The Work

I can’t speak to all the work being done across the EPRC—it includes a lot of different people with different skills and different goals. Daniel describes the EPRC as a self-organizing, grass-roots organization. (This is in contrast with its buttoned-up sister organization, Emergence Benefactors, a 501(c)(3) non-profit that funds promising EPRC projects.) I’ve been slowly meeting folks and learning about their work, but have a long way to go.

Fortunately the EPRC has published a lengthy white paper describing its goals, roadmap, and projects. As I see it, the work breaks down into four categories:

Phenomenology and Physiology

The hardest aspect of studying emergent phenomena is their ineffability. After a particularly intense meditation or dream experience, often the best I can come up with is “whoa, that was weird.”

Different traditions have culturally-specific descriptors they use to denote emergent phenomena—terms like “the void”, “dark night”, “state of grace”, “satori”, or “pīti” all have sharp technical meanings within their traditions. But getting modern medicine to accept the phraseology of Zen Buddhism or Christian Mysticism is probably a non-starter (can you imagine being diagnosed with a “state of grace”?)

The EPRC is working to build an ontologically-neutral system of classification for emergent phenomena. This will include specific references to emotional content (ecstasy, despair, love), proprioceptive changes (feeling big, small, heavy, or differently shaped), audiovisual phenomena (geometric patterns, ringing), and other qualia. We’ll then be able to map ontologically-specific terminology like “satori” to the ontologically-neutral system, allowing a doctor or therapist to communicate effectively with, for example, a Zen Buddhist.

There are also projects underway to study how these different qualitative states map to different physiological states. There are clear, quantitative markers that appear in expert-level meditators, and those markers can differ depending on the style and tradition of meditation. By studying how neurological measurements (like EEG and fMRI) correlate with different experiences, the EPRC hopes to help with the diagnosis and cultivation of emergent phenomena.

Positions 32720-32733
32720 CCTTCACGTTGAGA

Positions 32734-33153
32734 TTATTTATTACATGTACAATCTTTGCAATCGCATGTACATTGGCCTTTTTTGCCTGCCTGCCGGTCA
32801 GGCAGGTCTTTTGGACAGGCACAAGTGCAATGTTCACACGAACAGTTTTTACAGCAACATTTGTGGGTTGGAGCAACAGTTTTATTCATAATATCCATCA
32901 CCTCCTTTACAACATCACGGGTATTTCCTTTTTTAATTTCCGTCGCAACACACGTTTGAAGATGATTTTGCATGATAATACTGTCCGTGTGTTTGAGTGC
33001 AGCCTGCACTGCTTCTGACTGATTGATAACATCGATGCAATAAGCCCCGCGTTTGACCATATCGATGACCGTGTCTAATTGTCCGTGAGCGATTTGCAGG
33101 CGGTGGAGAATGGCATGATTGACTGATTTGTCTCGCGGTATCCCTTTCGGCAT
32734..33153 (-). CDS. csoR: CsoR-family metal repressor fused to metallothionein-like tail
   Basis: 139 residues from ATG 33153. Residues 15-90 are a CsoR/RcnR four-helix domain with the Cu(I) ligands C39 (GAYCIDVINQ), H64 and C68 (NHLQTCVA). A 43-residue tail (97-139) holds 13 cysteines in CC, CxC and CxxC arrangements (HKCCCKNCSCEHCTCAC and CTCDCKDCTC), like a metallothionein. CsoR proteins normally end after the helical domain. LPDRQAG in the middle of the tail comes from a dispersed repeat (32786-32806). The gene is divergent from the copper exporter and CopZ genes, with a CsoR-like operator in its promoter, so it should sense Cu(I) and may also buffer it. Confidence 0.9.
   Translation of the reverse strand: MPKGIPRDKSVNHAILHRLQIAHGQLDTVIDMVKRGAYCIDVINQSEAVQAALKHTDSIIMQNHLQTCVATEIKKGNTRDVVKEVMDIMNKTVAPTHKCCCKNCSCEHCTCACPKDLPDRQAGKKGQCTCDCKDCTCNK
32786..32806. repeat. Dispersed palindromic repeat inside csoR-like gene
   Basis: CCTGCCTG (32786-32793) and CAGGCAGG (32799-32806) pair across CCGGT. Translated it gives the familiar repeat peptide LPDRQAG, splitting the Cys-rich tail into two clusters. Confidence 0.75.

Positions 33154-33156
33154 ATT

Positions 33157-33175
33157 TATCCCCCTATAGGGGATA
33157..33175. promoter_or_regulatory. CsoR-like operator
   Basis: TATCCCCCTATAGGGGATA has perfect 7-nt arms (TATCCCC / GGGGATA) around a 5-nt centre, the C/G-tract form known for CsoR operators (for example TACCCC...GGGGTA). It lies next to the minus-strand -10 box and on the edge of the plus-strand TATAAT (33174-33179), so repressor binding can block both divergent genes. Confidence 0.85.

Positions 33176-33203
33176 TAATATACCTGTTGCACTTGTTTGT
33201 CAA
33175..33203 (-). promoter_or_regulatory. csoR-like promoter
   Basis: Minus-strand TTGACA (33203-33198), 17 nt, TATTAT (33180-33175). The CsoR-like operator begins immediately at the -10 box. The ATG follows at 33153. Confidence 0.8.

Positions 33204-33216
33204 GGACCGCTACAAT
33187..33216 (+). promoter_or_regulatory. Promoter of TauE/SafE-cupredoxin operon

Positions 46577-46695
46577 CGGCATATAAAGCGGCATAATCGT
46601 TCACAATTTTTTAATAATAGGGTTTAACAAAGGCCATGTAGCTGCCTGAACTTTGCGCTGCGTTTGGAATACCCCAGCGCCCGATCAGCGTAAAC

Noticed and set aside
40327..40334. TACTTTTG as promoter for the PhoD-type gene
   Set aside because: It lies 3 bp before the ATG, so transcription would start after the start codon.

EPRC projects here include:


One of the first questions on the mind of a new practitioner is “how do I get there?”

Finding ways to safely and reliably cultivate emergent phenomena is hugely important. There’s a natural, human urge to seek transcendence, and too often people push themselves to dangerous extremes (e.g. taking too large a dose, or diving straight into an intensive meditation retreat without preparation).

The EPRC is taking a wide, multi-disciplinary approach to studying how people cultivate these experiences today. They’ll try to piece apart what’s working from what isn’t, and where the dangers lie.

There’s also strong evidence that different methods work for different people—figuring out how to craft the right path for each individual would be a huge step forward for practitioners.

Projects here include:


“Improving clinical outcomes” is the EPRC’s core mission. Many of the projects above can be seen as groundwork for the EPRC’s medical research and advocacy.

Emergent phenomena have a huge impact on mental health—both positively and negatively. A large number of Psychiatrists and other MDs have joined on to help the EPRC study how we can leverage emergent phenomena to alleviate suffering, and what we can do to minimize the risks.

On the treatment side, there are folks studying the positive effects of meditation and psychedelics for people who suffer from depression, anxiety, addiction, and other mental disorders. These interventions have shown a great deal of promise in clinical trials, but there’s still a lot of work that needs to be done to understand the best way to administer them.

On the harm-reduction side, the EPRC hopes to minimize the impact of challenging trips and meditation-induced mental illness. Finding methods that avoid or reduce the danger will be crucial. We’ll also need to figure out how to help people through these states when they do fall into them.

Projects here include:


Finally, once we have a solid understanding of emergent phenomena and how they affect individuals, the EPRC will need to work with existing institutions to spread this knowledge and bring it into daily practice.

Much of this will involve working with bureaucratic structures like insurance companies, hospital boards, and medical schools to ensure that the healthcare system as a whole is aware of and prepared for patients experiencing emergent phenomena. Many of these institutions are conservative and slow-moving—it will take a good deal of advocacy to turn things like psychedelic therapy or meditation classes into mainstream treatments.